Diversity Guide to Russia’s 2018 World Cup: Kaliningrad is relatively safe but…

12 Jun 2018
Concern that the 2018 World Cup in Russia might be spoiled by hate crimes, motivated by racism, xenophobia, homophobia and other discrimination, caused the Fare network to issue a  Diversity Guide to Russia. Here follows their guide on Kaliningrad which hosts a number of in Groups B, D, E, and G. These include Croatia vs Nigeria, Serbia vs Switzerland,  Spain vs Morocco, England vs Belgium.

The Fare Diversity Guide to Russia describes Kaliningrad as a city that is generally considered safe but issues of street crime and several registered cases of hate crimes – mostly against Central Asians – have been reported in recent years.

As such the guide says “You are advised not to walk in remote areas alone or after nights out and use only known taxi apps like Uber, Gett or Yandex.”

The guide issues the following advice to LGBT+ individuals: “Kaliningrad does not have active LGBT+ community organisations and LGBT+ fans are advised not to display rainbow symbols outside the official Fan fest or the stadium.”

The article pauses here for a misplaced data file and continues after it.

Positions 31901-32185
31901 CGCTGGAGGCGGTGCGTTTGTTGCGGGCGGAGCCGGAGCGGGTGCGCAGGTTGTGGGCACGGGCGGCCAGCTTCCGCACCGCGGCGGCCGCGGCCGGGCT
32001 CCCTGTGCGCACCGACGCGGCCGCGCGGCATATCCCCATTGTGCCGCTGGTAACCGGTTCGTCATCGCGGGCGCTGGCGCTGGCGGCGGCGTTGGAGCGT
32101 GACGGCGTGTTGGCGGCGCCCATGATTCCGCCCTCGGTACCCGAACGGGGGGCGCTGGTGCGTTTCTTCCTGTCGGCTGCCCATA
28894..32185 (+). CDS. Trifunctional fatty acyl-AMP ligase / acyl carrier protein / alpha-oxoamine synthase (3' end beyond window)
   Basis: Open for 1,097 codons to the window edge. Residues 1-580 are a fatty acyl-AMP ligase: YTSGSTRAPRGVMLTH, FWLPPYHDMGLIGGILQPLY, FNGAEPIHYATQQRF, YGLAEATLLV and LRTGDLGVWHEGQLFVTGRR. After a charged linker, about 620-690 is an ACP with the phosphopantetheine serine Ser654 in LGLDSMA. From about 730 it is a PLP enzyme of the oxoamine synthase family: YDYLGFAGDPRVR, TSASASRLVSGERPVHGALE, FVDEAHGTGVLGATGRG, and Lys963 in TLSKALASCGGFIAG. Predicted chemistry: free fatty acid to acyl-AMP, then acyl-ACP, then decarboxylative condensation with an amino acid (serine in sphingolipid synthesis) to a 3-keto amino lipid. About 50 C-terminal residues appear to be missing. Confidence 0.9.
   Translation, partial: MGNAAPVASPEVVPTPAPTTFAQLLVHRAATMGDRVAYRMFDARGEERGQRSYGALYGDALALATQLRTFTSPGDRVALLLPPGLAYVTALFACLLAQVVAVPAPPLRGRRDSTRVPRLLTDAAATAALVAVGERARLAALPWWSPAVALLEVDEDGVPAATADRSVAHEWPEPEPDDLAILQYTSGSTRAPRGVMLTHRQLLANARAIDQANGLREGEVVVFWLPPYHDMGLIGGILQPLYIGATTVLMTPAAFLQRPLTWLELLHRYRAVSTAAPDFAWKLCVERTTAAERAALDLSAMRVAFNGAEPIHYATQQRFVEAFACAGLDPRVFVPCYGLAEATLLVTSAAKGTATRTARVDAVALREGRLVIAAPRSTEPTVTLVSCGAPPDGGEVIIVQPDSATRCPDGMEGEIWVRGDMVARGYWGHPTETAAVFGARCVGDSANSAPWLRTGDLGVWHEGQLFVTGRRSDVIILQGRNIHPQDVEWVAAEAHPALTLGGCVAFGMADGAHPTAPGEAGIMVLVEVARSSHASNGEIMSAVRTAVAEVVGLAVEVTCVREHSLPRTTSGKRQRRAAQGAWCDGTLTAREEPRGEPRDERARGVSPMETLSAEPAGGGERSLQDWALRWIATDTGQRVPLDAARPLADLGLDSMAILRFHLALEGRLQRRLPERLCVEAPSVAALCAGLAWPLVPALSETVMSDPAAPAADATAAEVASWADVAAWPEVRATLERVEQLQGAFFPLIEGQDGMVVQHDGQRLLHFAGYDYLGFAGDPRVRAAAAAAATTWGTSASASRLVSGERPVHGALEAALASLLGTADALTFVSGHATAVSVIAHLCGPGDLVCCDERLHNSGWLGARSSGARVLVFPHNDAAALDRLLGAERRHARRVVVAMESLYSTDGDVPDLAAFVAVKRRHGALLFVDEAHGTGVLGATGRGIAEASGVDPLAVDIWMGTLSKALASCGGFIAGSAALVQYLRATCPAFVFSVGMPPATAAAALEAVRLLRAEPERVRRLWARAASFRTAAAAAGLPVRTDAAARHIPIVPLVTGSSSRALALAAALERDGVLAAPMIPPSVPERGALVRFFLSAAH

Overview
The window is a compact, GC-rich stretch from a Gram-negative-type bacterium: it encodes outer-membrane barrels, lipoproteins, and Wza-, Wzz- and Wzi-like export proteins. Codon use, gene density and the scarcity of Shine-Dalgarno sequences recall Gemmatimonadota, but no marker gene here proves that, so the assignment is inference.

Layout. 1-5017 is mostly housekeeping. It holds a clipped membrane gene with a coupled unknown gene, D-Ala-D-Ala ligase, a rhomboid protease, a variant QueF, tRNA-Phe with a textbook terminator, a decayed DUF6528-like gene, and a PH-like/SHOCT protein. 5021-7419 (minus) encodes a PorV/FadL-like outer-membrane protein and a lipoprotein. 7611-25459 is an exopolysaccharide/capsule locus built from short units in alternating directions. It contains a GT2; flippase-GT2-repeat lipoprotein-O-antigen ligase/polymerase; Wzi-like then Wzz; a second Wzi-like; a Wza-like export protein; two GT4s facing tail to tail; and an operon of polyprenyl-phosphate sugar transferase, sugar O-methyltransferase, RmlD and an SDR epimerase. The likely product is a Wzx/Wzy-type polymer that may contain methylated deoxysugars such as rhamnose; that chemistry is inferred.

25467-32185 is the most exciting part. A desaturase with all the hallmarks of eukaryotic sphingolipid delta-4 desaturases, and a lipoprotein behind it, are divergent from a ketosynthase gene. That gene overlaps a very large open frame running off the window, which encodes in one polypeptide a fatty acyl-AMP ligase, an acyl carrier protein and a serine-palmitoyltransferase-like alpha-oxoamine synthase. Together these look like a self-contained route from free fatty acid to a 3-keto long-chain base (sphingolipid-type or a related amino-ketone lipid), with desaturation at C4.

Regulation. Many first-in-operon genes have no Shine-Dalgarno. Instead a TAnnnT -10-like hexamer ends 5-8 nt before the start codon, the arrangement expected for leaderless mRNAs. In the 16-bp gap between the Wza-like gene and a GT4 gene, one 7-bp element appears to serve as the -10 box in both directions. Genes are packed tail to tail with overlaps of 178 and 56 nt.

The guide reports that Kaliningrad lives with a legacy of being a ‘closed city’. This has not helped the diversity of the city’s population. Belarussians and Ukrainians make up the biggest national minorities, while Germans make up 0.4% of the population.The guide notes that within the last five years the general trend of labour migration from the Central Asian republics of Tajikistan, Uzbekistan has also reached Kaliningrad, increasing the ethnic, religious and culinary diversity of the city.

The Jewish community, says the guide, has been present in the city since at least the 16th century but suffered enormous damage during the Holocaust. “The city’s spectacular synagogue was destroyed during the Nazi pogroms of the ‘Crystal night’ on 9 November 1938. Currently the new Jewish quarter and synagogueare being built to replicate the historic building.

“The local Muslim community doesn’t have a mosque as a result of the city decision to ban the construction of a building 80% completed. The conflict was very public and led to speculation that the Kaliningrad authorities had given in to Islamophobic sentiment.

“The local club FC Baltika made headlines in 2017, suing the local newspaper ‘Novye vorota’ due to the racist wording of their front-page report about Baltika’s Ivorian forward Senin Sebai’s red card. The club issued a statement condemning racism in the strong terms and reaffirming their commitment to diversity. Senin Sebai is one of FC Baltika’s most popular players.


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